On August 19, 1942, Aitken, flying out of southern England, did two missions over the ill-fated raid on Dieppe. The Dieppe attack was planned as “a reconnaissance in force” to test the defences of Hitler’s continental fortress and the capability of the Allies to launch large-scale amphibious assaults. “The raid was a disaster,” says Aitken. “It lasted only nine hours, but among nearly 5,000 Canadian soldiers involved, more than 900 were killed and 1,874 taken prisoner.” The Allies lost 106 aircraft and 81 airmen, the RCAF losing 13 machines and 10 men. “Two of our 403 squadron pilots collided on the way out and are buried at Dieppe,” says Aitken. “Another of our pilots was also lost that day. “We flew back over ships lost there and the equipment caught on the rocky shorelines. The Nazis had picked it off easily.”
Aitken’s squadron later accompanied American Flying Fortress bombers on raids over France and Germany. “An extra tank was put on our Spitfires to give us an extra 20 minutes in the air,” says the former pilot. “We’d return to base, refuel and then go back to meet the bombers as they returned.” Aitken was one of many pilots who stayed with the bombers too long. It made him a rare member of both the Goldfish Club (for landing in “the drink”) and the Caterpillar Club for “hitting the silk” (ground).
“When I knew my gas was going to run out, I made for Littlestone aerodrome, near Dover,” says Aitken. “But not only wasn’t it operational, it had steel barriers on the runway to prevent landings. “Dikes had also been built on the edge of the runway for the same reason.” But he had to land. After switching off all fuel tanks and jettisoning his spare, he flew over one dike, used his wing elevators to clear another and hopped over a third. “The fourth dike was zooming towards me, I had lost numerous pieces from under the fuselage and the prop was no longer in one piece,” says Aitken. “I came to a stop with the engine teetering over the last dike.” A sergeant appeared and Aitken asked him if other Spitfires had landed there. “Not the way you did,” the officer replied with a wry smile.”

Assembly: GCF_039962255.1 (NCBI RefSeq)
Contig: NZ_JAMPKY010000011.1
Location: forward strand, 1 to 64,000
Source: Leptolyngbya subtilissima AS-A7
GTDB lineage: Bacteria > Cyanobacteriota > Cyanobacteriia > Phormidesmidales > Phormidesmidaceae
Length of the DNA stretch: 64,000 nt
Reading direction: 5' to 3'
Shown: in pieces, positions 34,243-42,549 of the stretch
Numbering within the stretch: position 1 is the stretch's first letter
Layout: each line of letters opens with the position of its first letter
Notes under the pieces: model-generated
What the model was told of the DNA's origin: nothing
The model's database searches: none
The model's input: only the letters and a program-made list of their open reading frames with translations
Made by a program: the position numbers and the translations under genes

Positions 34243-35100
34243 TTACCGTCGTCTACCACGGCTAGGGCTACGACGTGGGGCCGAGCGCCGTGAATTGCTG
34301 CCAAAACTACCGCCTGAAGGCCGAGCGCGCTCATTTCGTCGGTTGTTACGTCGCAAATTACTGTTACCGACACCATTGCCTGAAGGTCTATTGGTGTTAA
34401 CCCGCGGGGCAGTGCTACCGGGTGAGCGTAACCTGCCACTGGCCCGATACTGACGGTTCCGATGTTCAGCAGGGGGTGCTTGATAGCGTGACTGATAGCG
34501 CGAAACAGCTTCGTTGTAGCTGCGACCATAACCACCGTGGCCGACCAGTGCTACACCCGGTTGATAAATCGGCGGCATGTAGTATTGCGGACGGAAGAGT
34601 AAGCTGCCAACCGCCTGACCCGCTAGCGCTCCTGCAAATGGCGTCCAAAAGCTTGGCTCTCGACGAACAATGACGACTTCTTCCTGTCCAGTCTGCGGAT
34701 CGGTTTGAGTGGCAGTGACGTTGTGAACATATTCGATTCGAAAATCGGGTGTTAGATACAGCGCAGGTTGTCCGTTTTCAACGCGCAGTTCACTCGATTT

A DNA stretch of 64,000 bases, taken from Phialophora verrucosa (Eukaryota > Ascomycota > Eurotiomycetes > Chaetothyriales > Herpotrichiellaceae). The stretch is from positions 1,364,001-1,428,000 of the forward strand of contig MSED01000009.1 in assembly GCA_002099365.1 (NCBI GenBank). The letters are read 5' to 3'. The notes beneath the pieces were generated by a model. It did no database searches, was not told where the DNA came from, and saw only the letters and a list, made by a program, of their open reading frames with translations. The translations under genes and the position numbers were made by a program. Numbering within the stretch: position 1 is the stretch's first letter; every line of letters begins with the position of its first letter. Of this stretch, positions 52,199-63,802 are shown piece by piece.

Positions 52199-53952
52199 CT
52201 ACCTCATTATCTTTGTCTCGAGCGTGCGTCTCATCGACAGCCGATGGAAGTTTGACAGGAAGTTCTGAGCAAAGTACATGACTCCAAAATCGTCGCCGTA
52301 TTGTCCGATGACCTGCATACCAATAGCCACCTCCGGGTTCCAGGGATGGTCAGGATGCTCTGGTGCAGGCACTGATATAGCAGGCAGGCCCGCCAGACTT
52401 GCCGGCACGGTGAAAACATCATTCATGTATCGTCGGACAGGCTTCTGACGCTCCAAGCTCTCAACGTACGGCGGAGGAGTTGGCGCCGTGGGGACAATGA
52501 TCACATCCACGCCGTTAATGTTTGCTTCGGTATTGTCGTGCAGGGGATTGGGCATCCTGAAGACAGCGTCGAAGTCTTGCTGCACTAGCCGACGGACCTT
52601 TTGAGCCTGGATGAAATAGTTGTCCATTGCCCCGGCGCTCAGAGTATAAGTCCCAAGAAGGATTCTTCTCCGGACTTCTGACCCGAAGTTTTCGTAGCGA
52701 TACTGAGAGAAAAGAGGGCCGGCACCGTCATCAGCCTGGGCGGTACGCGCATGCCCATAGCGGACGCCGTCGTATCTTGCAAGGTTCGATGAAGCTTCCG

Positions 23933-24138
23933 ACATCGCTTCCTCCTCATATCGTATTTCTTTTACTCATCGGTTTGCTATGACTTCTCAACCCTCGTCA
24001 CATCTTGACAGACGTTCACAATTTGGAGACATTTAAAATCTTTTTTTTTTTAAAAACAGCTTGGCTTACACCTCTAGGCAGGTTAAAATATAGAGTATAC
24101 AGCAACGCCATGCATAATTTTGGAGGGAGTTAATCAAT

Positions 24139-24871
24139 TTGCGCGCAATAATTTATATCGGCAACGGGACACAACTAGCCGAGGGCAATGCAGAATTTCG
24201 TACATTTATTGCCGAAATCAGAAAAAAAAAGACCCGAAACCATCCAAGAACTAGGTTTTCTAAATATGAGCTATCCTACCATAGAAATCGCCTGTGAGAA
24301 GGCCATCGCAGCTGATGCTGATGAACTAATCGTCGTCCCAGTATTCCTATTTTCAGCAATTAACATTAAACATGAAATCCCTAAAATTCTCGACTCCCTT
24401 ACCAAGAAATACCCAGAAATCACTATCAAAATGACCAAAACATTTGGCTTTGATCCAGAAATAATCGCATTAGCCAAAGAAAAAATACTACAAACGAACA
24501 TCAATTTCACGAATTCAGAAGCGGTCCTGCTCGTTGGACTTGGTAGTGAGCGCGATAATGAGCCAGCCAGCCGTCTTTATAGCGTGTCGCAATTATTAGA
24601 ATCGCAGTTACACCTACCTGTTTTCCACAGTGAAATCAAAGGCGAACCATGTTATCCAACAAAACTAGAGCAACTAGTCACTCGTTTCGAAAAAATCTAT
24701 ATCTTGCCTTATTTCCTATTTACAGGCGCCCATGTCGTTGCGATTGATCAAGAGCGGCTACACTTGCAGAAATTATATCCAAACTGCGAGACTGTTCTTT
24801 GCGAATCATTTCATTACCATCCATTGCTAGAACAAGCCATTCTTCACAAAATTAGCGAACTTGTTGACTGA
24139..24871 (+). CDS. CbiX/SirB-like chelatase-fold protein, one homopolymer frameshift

Aitken says philosophically that war should be forgotten. But pilots he flew with gave their lives to overthrow a tyranny that could have swept the world. “We should not forget them,” he says.
This is what his son wrote me about his father thus helping me to date later all the pictures he has shared.
I thought he was briefly in a Typhoon or Hurricane squadron that transitioned to Spitfires, prior to being moved to the 403. The reason he was transferred is that he did not get along with his first boss (his squadron commander?).
I remember him saying that the ‘by the book’ way of changing a tire on a Spitfire (although this might have been a Hurricane, but I am pretty sure he said Spitfire) was very time consuming. So instead he had a couple of fellows pull down on the opposite wing to raise the tire off the ground just enough to change it, which was a much easier and faster process that could be done right on the runway. But this was not the official way to do it so he kept getting in trouble. Things like this got him sent off to a different squadron, which I thought was the 403.
He said at the new squadron they were much more open to innovation. The 403 was certainly the squadron that was near and dear to his heart. The path of the 403 matches his stories, as he went into France, Belgium and Holland before being sent home.
Another story he liked to tell is that he had originally signed up to be a pilot. He failed the testing due to colour blindness. They had to put him somewhere so because he knew how to play the drums, they put him in the band (at this time the volunteers were staying at the Horse Palace in Toronto) – this would have been early 1940 when things were just getting going. He of course had not volunteered to only play in a marching band. So one day he was sitting in his bunk, kind of fed up, and he heard the call for all airframe mechanics to report to be shipped out to St. Thomas for training. So he just packed his stuff up and pretended to have been assigned to that group, managed to pass through, and next thing he knew he was an airframe mechanic! He said that the training was a bit behind and they actually learned how to make and fix parts out of wood, since the British trainers had experience from WWI.
I am pretty sure he was in the squadron when Buzz Beurling was there. I remember him saying that he had a very special crew and no one else was allowed to touch his plane.
Robert Brookes enlisted on December 14 1940. He was honorably discharged on April 21 1945. He went overseas on September 18 1941 and returned to Canada on March 9 1945.
Robert Brookes’ son will try to obtain his father’s record of service file so we can update his father’s tenure in the RCAF.
Next time No. 1 T.T.S. St. Thomas.
You can go here for the time being…
Collection Robert Brookes
Courtesy Dean Black